This article also appears on The Atlantic, a Tea Leaf Nation partner site.
When the state-commissioned film The Beginning of a Great Revival was listed on social network site Douban in 2010, many people rushed to rate the film with one star out of five even though it had not even premiered. An alternative and more accurate translation of the film’s name is The Great Founding of the Party. This film depicts Chinese political activists from the incipient Xinhai Revolution in Wuhan to the first National Congress of the Communist Party of China in Shanghai. An all-star cast participated in the making of this film, even actors from outside of Mainland China, such as John Woo, Andy Lau, Chow Yun-fat,
Bingbing Fan, and Taiwanese-American Leehom Wang. Douban, known for its community of highbrow, urban users, is heavily scrutinized by Chinese censors. Around June 2011, Douban and Mtime.com, China’s version of IMDB, banned all reviews and ratings of this film.
The ban on online discussion reflected the government’s hope that audiences accept The Beginning of a Revival’s endorsement of the ruling Communist Party. Subsequent state-commissioned films, such as The Founding of a Republic, which accounts for the Communist Party’s post-1945 civil war with the Kuomintang, have not received the same kind of special protection from censors on film rating sites. These films have attracted online criticism, and not just because of bad acting and plots that parade unmemorable characters. Web users have accused these films of spreading blatant propaganda and appropriating history.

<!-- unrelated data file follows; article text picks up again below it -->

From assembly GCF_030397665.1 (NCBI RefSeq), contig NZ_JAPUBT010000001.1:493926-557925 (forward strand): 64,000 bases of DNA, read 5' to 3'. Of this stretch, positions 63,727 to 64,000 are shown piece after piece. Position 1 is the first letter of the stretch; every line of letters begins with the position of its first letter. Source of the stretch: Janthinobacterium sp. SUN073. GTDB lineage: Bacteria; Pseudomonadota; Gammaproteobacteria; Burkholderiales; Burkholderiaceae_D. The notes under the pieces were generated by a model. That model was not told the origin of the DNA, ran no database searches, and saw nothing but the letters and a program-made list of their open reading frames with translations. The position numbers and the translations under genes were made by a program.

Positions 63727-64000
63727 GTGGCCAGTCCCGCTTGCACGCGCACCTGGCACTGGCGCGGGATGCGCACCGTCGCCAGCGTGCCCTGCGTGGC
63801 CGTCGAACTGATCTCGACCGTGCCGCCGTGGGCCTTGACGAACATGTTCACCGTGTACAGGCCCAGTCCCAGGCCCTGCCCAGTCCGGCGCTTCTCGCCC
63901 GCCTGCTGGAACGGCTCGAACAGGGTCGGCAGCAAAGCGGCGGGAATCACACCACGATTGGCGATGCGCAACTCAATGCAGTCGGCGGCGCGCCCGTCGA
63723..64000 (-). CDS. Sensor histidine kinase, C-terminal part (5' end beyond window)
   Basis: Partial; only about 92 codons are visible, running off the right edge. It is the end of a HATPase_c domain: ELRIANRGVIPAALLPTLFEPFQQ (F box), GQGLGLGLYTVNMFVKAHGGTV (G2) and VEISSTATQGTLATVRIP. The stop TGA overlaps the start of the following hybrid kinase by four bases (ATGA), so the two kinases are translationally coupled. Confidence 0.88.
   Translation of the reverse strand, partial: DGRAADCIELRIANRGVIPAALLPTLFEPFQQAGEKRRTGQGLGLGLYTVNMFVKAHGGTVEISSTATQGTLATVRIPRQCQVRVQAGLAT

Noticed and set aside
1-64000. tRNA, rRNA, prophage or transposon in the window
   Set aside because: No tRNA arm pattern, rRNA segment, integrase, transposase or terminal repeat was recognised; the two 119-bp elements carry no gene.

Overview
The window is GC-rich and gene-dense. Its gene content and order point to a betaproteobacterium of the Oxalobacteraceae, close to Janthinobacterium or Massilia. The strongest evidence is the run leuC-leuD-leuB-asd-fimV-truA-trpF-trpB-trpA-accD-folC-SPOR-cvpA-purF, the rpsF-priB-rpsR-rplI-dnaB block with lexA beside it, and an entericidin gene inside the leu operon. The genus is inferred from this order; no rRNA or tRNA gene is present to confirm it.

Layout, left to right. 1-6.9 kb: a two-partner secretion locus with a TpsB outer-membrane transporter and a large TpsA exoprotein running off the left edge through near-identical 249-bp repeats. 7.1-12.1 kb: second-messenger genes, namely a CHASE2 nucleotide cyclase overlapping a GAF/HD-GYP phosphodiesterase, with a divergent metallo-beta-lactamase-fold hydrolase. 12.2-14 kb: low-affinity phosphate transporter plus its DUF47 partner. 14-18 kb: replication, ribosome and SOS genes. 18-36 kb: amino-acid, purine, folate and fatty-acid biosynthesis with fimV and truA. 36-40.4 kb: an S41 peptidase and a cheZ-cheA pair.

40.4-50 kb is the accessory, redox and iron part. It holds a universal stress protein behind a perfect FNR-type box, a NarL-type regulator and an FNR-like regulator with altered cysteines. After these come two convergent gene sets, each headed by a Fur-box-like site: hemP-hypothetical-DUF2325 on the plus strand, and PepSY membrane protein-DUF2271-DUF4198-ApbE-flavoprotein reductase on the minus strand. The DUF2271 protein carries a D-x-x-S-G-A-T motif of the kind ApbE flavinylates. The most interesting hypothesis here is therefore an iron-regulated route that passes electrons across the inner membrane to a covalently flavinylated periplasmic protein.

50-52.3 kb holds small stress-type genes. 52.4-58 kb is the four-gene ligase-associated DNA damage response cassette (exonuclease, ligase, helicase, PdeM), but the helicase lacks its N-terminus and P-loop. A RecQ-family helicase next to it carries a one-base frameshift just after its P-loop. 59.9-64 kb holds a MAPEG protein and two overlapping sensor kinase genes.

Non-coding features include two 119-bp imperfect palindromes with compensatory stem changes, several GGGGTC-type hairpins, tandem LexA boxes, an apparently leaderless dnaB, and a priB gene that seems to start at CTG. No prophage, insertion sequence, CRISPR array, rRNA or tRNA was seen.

Many viewers, including this author, have become skeptical toward subsequent blockbuster films with grandiose historical themes released in Mainland China, even when those films were privately commissioned. Director Zhang Yimou’s 2011 dud The Flowers of War, which stars Christian Bale and shows Nanjing girls surviving Japanese occupation in a cathedral, instilled textbook nationalism through a forced and sexist narrative. Director Feng Xiaogang’s Aftershock, which depicts a family torn apart after the Tangshan Earthquake, conveniently neglects how the government classified the death toll as a “state secret” for many years. In reenacting history through rose-tinted glasses, directors Zhang and Feng seemed to have agendas that aligned with those of the state. How else would these films have passed the censors and been screened for so many naïve audiences?
But something different is at work in Feng Xiaogang 2012’s film, Back to 1942. The 146-minute ordeal focuses intensely on the Job-like figure of Master Fan, who seemingly endures every possible tragedy. Unlike Job, Fan does not believe in God. “Heretic” Fan’s first few plights become sermon examples for a persistent Catholic missionary named Xi’man. Standing amid the debris of Master Fan’s house, Xi’man tells the poor villagers, “Landlord Fan never had faith in God. He was warned and still he was refused. And now, having lost the protection of the Lord… his son died, his house was burnt to the ground.”
Yet Xi’man—a rare portrayal of a Chinese Christian—eventually wavers in faith and asks why God created evils such as war and famine. In contrast, Fan keeps an unwavering belief in family relationships.